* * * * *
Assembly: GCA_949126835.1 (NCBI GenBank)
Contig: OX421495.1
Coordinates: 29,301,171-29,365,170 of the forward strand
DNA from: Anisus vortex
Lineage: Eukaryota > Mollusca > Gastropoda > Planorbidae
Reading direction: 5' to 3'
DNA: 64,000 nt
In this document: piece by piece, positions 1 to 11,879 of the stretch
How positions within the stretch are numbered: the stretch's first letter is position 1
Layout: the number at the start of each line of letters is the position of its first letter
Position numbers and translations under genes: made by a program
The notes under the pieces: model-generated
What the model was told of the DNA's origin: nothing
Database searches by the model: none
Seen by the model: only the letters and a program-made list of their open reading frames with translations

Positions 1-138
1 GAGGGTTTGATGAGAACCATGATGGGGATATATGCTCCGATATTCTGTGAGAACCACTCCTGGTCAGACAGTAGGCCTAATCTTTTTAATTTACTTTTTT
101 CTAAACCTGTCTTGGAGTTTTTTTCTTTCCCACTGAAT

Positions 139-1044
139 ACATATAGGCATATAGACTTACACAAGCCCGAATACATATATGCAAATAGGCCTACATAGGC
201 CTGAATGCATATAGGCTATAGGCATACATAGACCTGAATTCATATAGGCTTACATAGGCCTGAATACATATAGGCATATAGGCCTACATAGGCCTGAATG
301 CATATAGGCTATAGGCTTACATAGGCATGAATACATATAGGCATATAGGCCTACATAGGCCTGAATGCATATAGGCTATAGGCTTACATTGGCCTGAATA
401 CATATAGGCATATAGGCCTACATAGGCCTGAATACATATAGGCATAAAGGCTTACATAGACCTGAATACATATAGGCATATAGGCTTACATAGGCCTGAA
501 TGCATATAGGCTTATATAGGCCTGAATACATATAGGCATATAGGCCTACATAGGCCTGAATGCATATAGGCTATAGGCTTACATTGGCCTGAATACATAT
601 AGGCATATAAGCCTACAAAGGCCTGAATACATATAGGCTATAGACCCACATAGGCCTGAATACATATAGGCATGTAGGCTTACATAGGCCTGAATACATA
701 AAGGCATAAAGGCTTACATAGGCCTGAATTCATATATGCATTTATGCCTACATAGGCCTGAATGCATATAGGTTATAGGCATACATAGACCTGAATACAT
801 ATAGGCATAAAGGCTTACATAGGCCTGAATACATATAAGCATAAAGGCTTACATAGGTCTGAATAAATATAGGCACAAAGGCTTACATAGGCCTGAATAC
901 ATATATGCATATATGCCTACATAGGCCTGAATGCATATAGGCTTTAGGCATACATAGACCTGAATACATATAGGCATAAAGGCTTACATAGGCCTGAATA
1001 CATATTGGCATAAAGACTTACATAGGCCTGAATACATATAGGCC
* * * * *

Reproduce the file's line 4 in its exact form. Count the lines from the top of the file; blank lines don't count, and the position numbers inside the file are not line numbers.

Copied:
DNA from: Anisus vortex